Owner Robert E. Callahan is joined by American composer Carrie Jacobs Bond (1862-1946) inside the tiny Ramona Chapel at Callahan's Mission Village in Culver City in 1927.
Mission Village was an "Indian"-themed auto park that centered around author Helen Hunt Jackson's character, "Ramona" (1884). Callahan (1892-1981) was a collector of
Western Americana and cobbeled together the chapel in 1926 from parts he gathered. In 1963 he moved his collection to 13660 Sierra Highway in Saugus (as it was then known).
In 1987 his widow, Marion Callahan, donated the chapel and other belongings to the Santa Clarita Valley Historical Society. The chapel now sits in Heritage Juction Historic Park inside William S. Hart
Park in Newhall.
Click to enlarge.
Two essentially identical copy prints — in this case, photographs of a photograph — reside in the Historical Society collection, one of which appears above. The copy prints were made in
1963 when Callahan opened his Old West Trading Post on Sierra Highway. The underlying print hung on a wall there with a caption/description written by Callahan. A typewritten inscription on the back of
one of the two copy prints gives the date, 1927.
Callahan's original caption is only partially visible in the copy prints (download it here). The visible portion states that Bond designed the chapel.
It also states that Bond was the "most famous woman composer in America," which she probably was. The first woman to sell 1 million copies of a song, she wrote approximately 175 of them
including "I Love You Truly" (1901) and "The End of a Perfect Day" (1910).
Bond also donated the 48-cup brass candelabra seen in the photo — one for each of the 48 states, according to its signage.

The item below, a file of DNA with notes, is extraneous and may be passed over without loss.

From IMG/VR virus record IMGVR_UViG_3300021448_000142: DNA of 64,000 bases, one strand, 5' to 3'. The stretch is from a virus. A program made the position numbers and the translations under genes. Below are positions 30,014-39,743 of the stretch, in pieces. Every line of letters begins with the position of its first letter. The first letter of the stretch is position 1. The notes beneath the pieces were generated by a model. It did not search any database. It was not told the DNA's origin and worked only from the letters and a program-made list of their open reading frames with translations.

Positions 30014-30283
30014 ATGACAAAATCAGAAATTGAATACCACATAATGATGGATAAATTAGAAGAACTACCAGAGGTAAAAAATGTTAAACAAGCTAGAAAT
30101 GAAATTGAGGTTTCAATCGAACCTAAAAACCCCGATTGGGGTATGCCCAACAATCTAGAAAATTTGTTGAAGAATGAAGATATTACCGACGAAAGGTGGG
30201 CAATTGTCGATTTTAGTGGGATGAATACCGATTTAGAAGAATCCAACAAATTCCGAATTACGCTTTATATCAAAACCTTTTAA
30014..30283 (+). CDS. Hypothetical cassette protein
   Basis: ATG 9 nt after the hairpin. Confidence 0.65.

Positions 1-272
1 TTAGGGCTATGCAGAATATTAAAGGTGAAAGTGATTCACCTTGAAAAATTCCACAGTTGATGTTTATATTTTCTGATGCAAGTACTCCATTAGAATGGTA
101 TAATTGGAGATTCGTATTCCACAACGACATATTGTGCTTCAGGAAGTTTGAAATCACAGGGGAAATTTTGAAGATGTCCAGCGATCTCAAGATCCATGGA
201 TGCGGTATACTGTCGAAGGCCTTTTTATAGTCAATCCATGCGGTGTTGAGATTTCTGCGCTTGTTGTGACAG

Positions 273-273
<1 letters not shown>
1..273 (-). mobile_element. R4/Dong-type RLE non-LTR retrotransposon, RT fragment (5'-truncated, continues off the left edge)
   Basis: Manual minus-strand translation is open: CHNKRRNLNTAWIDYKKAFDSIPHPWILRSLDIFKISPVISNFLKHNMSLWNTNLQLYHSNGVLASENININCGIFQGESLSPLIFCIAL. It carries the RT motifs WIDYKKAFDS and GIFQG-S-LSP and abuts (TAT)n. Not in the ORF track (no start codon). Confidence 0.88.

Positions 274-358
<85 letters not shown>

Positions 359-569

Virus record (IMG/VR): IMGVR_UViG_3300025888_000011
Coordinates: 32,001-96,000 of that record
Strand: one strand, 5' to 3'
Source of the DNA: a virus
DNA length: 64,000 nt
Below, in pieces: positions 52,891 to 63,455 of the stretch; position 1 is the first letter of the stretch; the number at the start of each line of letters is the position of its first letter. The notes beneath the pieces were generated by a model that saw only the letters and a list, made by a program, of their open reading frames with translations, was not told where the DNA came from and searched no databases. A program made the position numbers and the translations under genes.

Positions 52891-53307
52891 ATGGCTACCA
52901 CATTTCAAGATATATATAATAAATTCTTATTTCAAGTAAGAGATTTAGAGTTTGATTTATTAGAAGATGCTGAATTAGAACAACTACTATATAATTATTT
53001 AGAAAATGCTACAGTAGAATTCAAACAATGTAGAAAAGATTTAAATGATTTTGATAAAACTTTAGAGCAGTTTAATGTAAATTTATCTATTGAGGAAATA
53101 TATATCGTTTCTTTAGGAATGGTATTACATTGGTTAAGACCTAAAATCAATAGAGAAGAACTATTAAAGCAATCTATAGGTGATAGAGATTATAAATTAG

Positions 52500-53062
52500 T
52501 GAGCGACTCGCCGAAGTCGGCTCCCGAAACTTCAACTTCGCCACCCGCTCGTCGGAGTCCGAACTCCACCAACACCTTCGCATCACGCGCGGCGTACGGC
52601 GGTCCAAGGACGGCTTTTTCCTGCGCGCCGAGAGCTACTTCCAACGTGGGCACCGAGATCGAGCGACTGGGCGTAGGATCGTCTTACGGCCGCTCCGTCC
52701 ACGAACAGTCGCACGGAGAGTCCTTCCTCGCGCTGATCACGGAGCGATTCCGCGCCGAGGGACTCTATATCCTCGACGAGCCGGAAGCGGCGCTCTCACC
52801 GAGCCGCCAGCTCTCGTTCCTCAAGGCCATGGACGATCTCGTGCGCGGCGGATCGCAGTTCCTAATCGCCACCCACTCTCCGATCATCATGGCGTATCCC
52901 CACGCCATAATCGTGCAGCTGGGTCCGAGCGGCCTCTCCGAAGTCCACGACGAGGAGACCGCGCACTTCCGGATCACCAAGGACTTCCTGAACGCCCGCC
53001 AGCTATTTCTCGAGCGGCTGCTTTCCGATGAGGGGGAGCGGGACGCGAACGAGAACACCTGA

Bond appears to be wearing the same outfit in one quick scene in the 1933 documentary feature below.
Further reading: Ramona Chapel Gets a Facelift, 2001.
About Callahan's Old West.
Robert E. Callahan's Old West Trading Post, aka Indian Village, at 13660 Sierra Highway in "Outlaw Canyon" was the equivalent of an amusement park of its day.
Callahan (b. Oct. 27, 1892; d. Jan. 10, 1981), an entertainer and novelist, exploited America's fascination with all things Western —
especially the romanticized notions of
Old California as presented by Helen Hunt Jackson in her seminal 1884 novel, "Ramona" — by collecting objects with a connection, real or imagined,
to the novelist and her work, and enticing the public to experience them.
Callahan's initial visions of creating an amusement park to be called Ramona Village morphed into the Mission Village Auto Court, which he opened in 1926
at 5675 W. Washington Blvd. in Culver City. Along with a themed hotel, he erected teepees for travelers and put his collections on display, including a chapel,
little red schoolhouse and kiva (a small sweat lodge).
Auto parks were big business as the automobile came into age in the 1920s. There were a few auto parks in the Santa Clarita Valley, most notably McIntyre's camp at Castaic Junction, which was wiped out in the 1928 St. Francis Dam disaster.
In time, L.A. city builders had a different vision for Callahan's Culver City property. By the early 1960s, Mission Village stood in the way of the coming I-10 Santa Monica Freeway. So in 1962 Callahan
closed Mission Village and moved it to 13660 Sierra Highway. (The freeway was completed in 1965).
Note: In Callahan's day, that part of Sierra Highway was known as Saugus. The county of Los Angeles later included it within the Acton-Agua Dulce Town Council's sphere of influence. It is commonly considered part of Agua Dulce today.
In 1987, Callahan's widow, Marion, donated several artifacts from the former Indian Village — including the Ramona Chapel and little red schoolhouse — to the Santa Clarita Valley Historical Society.
The main building remained on the property, and from From 1986-2000, Marion Callahan leased it to the Canyon Theatre Guild. In 2000 the CTG moved back to downtown Newhall where the community theatre had started.
HS3674: 9600 dpi jpeg from copy print, SCV Historical Society collection. Essentially the same as HS3673.